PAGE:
Director: Bennett Miller
Screenwriters: E. Max Frye, Dan Futterman
Cast: Steve Carell, Channing Tatum, Mark Ruffalo, Vanessa Redgrave
Sony Pictures Classics
Rated R | 134 Minutes
Release Date: December 19, 2014
“Some rich guy calls you on the phone, ‘I want Mark Schultz to come visit me.’ Well, I’m a – I’m a wrestling coach. And I have a deep love for the sport of wrestling. And I wanted to speak with you about your future, about what you hope to achieve. What do you hope to achieve, Mark?”
Directed by Bennett Miller (Moneyball), Foxcatcher is the story of Olympic wrestler Mark Schultz (Channing Tatum) and paranoid-schizophrenic millionaire coach John du Pont (Steve Carell), who murdered Schultz’s brother, Olympic Champion Dave Schultz (Mark Ruffalo), in 1996.
In 1984, both Mark and Dave Schultz won Olympic Gold in wrestling events. After the ’84 Olympics, Mark began training for the ’88 Olympics in Seoul with little support. Being a wrestling enthusiast, du Pont invited the struggling athlete to his lavish estate, where Mark would live in order to train full-time.
Miller focuses on the multimillionaire’s relationship with Mark, and how they both became unhinged by internal and external pressures and expectations. Foxcatcher operates as a chilling true crime drama and an biographical film, but it’s really a character study with three incredible performances at its core. Tatum, Carell, and Ruffalo elevate the straightforward script by E. Max Frye and Dan Futterman with turns that express the fragility of the human psyche, and how vulnerable we really are.
The Schultz brothers won more NCAA, U.S. Open, World, and Olympic titles than any American brother combination in history. Miller goes beyond the athlete-as-inspirational-hero motif and gets under Mark Schultz’s skin, examining the insecurities beneath and how du Pont exploited them. It’s a film of desire and loneliness – of obsession and jealousy – that spirals into devastating madness.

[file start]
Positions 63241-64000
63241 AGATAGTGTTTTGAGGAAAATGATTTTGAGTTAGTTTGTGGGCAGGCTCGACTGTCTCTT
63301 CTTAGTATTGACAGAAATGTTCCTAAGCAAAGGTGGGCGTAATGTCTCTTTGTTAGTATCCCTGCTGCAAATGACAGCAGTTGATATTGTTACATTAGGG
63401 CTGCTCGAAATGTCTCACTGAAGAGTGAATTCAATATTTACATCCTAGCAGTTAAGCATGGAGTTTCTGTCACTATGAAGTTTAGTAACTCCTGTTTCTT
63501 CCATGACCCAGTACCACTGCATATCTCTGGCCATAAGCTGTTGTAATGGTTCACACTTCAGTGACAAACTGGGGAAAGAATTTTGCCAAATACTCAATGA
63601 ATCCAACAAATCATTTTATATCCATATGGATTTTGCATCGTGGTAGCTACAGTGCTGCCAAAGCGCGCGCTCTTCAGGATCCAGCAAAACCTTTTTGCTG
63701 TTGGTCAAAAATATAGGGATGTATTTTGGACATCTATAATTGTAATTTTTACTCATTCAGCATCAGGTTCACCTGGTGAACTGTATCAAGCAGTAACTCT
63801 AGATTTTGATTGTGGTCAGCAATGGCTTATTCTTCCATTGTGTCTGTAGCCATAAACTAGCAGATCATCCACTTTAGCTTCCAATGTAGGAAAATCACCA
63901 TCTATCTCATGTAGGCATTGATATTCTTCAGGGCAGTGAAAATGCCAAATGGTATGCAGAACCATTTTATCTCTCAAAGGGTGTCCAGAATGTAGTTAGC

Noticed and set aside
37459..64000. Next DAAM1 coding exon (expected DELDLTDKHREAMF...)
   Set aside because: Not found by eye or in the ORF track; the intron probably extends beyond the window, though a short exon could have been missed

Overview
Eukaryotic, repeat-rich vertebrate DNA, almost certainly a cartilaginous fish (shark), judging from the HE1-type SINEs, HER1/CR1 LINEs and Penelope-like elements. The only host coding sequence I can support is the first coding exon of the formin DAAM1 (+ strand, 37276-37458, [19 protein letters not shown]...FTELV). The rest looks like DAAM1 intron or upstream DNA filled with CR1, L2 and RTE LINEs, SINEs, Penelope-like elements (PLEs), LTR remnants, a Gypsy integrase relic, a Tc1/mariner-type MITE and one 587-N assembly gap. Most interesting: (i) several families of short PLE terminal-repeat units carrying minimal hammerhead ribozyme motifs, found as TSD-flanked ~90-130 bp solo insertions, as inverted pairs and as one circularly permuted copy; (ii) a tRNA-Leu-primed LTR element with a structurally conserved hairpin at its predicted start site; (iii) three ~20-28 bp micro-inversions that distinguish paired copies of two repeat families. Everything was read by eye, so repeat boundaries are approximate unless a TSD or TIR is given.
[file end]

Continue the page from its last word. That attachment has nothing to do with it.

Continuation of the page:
Miller, who directed 2005’s Capote, has crafted his own In Cold Blood with Foxcatcher. It’s an intelligent, sympathetic dissection of an American tragedy, lovingly rendered and beautifully balanced. Wrestling is not a sport you can fake on film – especially when it involves Olympic athletes. You can fake throwing a punch, but wrestling demands technique and physicality, and the wrestling scenes in Foxcatcher are impressive because of the commitment Tatum and Ruffalo display in portraying the sport.
Equally impressive is Carell’s turn as a dangerous and deeply disturbed man. Nobody expected du Pont to murder anyone – and Miller plays with our expectations by casting an endearing comedic actor as a cold and manipulative coach who inspires his wrestlers by brandishing firearms. Transformed by incredible makeup effects, Carell disappears into the role – surprising us at every turn, never less than mesmerizing.
Foxcatcher is one of the year’s best films. Intense and suspenseful, it is emotionally precise in its storytelling and flawless in its execution. A Bennett Miller film should never go unseen – he is one America’s finest filmmakers, mining the depths of his ensemble to unearth layered and painfully real performances that will stick with you long after you’ve left the theater.
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